On the other hand, Myth (1984) is a work that sands out in this early period precisely because its format does not lend itself to this kind of compositional artifice. Unlike almost all the other paintings from the 1980s, it is perfectly square (101 x 101 cm). There is no clear figure/ground relationship, as in the aforementioned work. The space is quite shallow, and appears to be fluctuating. The colour range is restricted to shades of blue, black and white. It is as if the decision to paint in this particular format entailed a kind of constitutive doubt about the status of the composition. Beard is not returning to the ideology of abstract expressionism: indeed the square format in itself seems to contradict any lingering impression of gestural freedom. Once again, the title (as with Beard’s work in general) provides a subtle hint about the general character of the work. Myth: that is, something deeply enshrined that underlies the manifestations of the particular. - S. BANN
Curtsey (1983) is a composition that works through a simple bilateral balance. Thee two flanking figures are in a relationship that might suggest subordination of one to the other – the obvious implication of the laconic title. But the graphic marks that make up the respective figures, while broadly suggestive of elaborate and courtly dress, do not allow us to establish which one is deferring to another. All the same, Beard’s painting is clearly not intended as a piece of social satire. It is an exploration of pictorial composition on the principle of near-symmetry. - S. BANN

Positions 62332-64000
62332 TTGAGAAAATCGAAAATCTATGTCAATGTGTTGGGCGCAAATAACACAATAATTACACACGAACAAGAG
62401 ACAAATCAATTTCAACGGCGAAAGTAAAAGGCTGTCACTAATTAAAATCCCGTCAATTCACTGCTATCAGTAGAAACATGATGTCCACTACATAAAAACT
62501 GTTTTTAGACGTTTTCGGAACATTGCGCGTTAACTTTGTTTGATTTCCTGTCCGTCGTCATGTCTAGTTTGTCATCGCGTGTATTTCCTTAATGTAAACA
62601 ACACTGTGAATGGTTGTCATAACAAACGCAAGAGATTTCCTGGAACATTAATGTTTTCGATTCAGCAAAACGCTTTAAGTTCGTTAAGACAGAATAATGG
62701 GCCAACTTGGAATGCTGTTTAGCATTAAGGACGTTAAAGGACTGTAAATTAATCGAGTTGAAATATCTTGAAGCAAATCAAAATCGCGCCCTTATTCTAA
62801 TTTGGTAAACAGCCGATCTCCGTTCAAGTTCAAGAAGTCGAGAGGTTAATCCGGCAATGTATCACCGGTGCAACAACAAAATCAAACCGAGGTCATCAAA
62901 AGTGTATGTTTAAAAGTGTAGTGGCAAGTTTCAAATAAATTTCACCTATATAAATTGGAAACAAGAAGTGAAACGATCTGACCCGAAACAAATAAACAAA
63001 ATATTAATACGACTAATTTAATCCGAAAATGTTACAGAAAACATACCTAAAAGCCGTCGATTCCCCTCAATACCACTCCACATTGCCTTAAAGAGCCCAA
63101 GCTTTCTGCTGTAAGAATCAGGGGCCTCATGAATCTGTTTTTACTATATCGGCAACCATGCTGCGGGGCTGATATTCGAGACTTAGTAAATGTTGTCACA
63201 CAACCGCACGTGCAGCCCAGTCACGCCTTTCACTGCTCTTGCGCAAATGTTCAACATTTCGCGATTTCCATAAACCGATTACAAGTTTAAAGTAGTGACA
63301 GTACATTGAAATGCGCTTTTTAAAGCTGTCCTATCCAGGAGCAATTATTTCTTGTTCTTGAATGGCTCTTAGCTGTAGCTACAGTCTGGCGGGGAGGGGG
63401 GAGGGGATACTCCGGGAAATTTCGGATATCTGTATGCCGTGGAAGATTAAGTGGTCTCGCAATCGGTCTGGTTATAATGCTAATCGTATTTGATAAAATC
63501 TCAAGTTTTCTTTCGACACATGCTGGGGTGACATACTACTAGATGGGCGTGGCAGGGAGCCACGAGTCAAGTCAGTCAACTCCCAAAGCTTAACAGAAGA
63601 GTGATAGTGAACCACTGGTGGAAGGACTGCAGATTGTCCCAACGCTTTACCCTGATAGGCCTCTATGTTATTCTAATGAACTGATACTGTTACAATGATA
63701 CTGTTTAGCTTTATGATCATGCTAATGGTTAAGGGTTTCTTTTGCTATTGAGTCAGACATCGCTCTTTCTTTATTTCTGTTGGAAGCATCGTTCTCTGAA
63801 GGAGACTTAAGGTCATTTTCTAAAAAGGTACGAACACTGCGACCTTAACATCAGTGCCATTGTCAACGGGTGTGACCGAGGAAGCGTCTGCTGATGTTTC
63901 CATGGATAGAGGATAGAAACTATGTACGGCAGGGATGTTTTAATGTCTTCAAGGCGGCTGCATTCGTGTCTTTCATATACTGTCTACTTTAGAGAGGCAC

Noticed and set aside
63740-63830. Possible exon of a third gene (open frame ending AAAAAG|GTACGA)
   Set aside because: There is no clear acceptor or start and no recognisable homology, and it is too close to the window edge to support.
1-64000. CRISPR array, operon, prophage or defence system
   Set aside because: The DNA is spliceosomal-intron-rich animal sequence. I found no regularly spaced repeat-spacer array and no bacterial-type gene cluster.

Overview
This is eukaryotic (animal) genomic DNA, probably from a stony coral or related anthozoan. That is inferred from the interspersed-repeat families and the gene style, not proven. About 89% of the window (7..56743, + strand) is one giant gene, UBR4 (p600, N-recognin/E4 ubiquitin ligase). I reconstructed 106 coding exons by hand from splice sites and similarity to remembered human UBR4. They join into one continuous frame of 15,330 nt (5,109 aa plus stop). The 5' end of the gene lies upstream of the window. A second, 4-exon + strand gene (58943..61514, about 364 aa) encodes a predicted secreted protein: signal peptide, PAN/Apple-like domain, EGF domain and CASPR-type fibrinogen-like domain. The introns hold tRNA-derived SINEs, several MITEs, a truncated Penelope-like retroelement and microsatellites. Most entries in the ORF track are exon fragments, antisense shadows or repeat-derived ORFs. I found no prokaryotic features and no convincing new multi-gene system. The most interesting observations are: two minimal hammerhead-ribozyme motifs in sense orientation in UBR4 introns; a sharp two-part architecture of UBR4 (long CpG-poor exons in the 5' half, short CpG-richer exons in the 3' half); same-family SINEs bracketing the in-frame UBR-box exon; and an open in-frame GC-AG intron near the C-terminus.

In 1978 Beard made some very interesting drawings that sometimes used collaged elements and sometimes used the logic of collage without necessarily cutting and pasting materials.
Take for example, Untitled (1978), Untitled 2 (1978) and Untitled 4 (1978). These works combine elements of drawing, painting, found images, cut and torn edges: elementary explorations of the possibilities of the material he is using, including the objectification of the gesture. In Untitled 2, for example, layers of collage seem to have been torn back to reveal an archaeology of imagery. Untitled 4 moves away from collage per se but it involves an investigation into various ways of applying paint: finding its natural limits and tendencies to opacity or trans- parency, to stay where it is put or to pour off the edge in runs from the black bar bisecting the composition. These runs are a given property of wet paint but they also suggest an event observed in the external world. This is very much an exercise in understanding the materiality of his medium and in layering imagery, something that Beard pursues throughout his work.
Some drawings from 1980 extend this layering and uncovering process but without the collage. This working back into layers sometimes produces a scratchy kind of line. This is not the lyrical line of a Brett Whitely but a line that feels its way, groping with the surface of the paper and the technical qualities of the pen or pencil. This expression of difficulty seems to me to be a kind of performance of reconciling knowing with seeing. Our embodied consciousness reaches out to feel the limits of our sensibility with, at best, partial success. We can sense the motion of the pen as it struggles to express what the body feels. It is almost as if we can relive the moment not as an empathetic engagement with some internal process of the artist’s, but with this probing and scratching around in search of external reality. - A. BOND